Global Handwashing Day 2015: Raise a hand for hygiene

‘Have you washed your hands?’ – a phrase that’s part of the repertoire of every parent’s cracked record soundtrack that includes other phrases such as ‘Come on!’ and ‘please stop poking your brother’…

GHD_signat_lockup1This week however, that global chorus gets amplified with multiple events in villages, towns and schools all over the world as people celebrate Global Handwashing Day on 15th October.

Practical Action will be leading celebrations or taking part in them in at least four countries across Asia and Africa, with the involvement of hundreds of thousands of people. These are wonderful, colourful events often with drama, and song, and of course some speeches – geared in the first place to getting the simple message across about the life-saving importance of washing hands at critical moments. The photo below is from the national event in Dhaka Bangladesh last year.

Global Handwashing Day celebrations in Dhaka in 2014

We know that this is particularly important for the urban poor where the density of population, atrocious sanitation and drainage conditions and irregular and sometimes unsafe water supplies pose high health risks. We often find that health indicators such as rates of diarrhoea, mortality rates for children under 5, and stunting (related to poor sanitation) are all higher in urban slums than the average for rural areas. A review of all randomised trials published earlier this year confirms that handwashing can prevent around 30% of diarrhoea episodes.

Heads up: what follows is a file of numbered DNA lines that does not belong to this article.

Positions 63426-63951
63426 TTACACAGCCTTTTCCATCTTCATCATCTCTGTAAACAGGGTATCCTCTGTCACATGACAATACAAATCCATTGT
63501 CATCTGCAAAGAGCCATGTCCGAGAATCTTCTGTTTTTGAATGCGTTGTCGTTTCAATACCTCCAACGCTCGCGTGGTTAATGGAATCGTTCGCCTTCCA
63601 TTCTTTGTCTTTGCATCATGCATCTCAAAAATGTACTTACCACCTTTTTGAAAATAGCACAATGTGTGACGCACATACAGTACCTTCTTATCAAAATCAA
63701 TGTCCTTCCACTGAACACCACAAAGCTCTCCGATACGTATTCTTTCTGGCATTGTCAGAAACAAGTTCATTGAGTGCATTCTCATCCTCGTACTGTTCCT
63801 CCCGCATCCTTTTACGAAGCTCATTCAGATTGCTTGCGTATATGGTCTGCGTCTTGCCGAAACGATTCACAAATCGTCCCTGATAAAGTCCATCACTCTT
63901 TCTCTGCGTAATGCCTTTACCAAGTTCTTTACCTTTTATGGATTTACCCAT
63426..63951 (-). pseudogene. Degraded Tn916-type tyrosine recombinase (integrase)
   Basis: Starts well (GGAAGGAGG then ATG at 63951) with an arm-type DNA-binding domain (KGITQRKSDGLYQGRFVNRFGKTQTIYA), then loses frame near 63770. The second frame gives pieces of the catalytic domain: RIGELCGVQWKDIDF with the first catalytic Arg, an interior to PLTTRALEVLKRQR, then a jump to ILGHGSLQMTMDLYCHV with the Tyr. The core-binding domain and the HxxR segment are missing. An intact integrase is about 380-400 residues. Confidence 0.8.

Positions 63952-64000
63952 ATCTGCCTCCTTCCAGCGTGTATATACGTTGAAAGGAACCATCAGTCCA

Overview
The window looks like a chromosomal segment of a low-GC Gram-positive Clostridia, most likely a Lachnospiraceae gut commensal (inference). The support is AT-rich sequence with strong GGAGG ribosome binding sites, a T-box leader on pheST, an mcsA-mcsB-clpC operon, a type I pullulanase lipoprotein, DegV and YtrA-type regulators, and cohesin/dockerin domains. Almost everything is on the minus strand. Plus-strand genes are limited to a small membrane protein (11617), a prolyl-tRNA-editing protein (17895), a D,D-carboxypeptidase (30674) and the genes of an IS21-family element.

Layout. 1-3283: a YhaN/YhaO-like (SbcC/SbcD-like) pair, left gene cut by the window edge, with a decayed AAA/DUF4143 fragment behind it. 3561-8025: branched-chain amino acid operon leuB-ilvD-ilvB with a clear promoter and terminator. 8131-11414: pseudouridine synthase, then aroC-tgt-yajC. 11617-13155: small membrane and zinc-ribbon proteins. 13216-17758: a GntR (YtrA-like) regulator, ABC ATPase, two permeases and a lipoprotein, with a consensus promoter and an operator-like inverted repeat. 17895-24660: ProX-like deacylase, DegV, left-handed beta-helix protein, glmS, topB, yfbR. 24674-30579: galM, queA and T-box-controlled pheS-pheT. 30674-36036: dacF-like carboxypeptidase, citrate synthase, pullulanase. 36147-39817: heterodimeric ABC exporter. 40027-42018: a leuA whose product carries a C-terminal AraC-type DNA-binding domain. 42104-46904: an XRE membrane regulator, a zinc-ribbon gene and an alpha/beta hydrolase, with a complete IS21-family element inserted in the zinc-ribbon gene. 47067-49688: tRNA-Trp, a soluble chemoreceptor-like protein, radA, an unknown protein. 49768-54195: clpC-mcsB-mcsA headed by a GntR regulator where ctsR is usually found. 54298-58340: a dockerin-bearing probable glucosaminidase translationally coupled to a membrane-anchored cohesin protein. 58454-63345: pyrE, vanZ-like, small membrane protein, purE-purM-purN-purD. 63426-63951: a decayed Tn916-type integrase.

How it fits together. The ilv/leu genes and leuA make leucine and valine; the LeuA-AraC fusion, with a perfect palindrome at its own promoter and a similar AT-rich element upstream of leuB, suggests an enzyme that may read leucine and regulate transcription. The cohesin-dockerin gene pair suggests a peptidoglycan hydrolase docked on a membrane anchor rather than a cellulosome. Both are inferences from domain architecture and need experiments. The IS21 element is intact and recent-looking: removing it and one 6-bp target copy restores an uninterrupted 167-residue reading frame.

However, this year the event takes on added significance as a result of the adoption of the Sustainable Development Goals. Under the previous Millennium Development Goals there was no mention at all of hygiene, and the WASH community has worked hard to ensure it is now included. Under Goal 6 to ensure availability and sustainable management of water and sanitation for all, target 6.2 is for ‘adequate and equitable sanitation and hygiene for all’. Although this inclusion is encouraging, the gains could be lost if the target cannot be measured. Currently the proposals for indicators only include a measure of sanitation and not of hygiene.

Organisers of Global Handwashing Day events around the world are therefore seeking to convey messages not only to participants, but to politicians. Under the banner of Raise a Hand for Hygiene we are looking toRaise a hand 2015

  • Raise awareness of the newly passed SDG commitment to hygiene, but also advocate for a dedicated indicator to measure this component
  • Ensure greater funding for hygiene behaviour change and handwashing infrastructure as part of national WASH or health budgets (the GLAAS report in 2014 found that countries are spending less than 1% of their WASH budget on hygiene promotion)
  • At Practical Action we are particularly concerned about the significant health risks that the urban poor face as a result of poor sanitation and hygiene conditions, leading to health outcomes which are often worse for slum dwellers than rural populations. More needs to be done to address their needs in ways which are adapted to the conditions they face.
  • Motivate local champions to carry the messages of hygiene and handwashing throughout the year

Leave a reply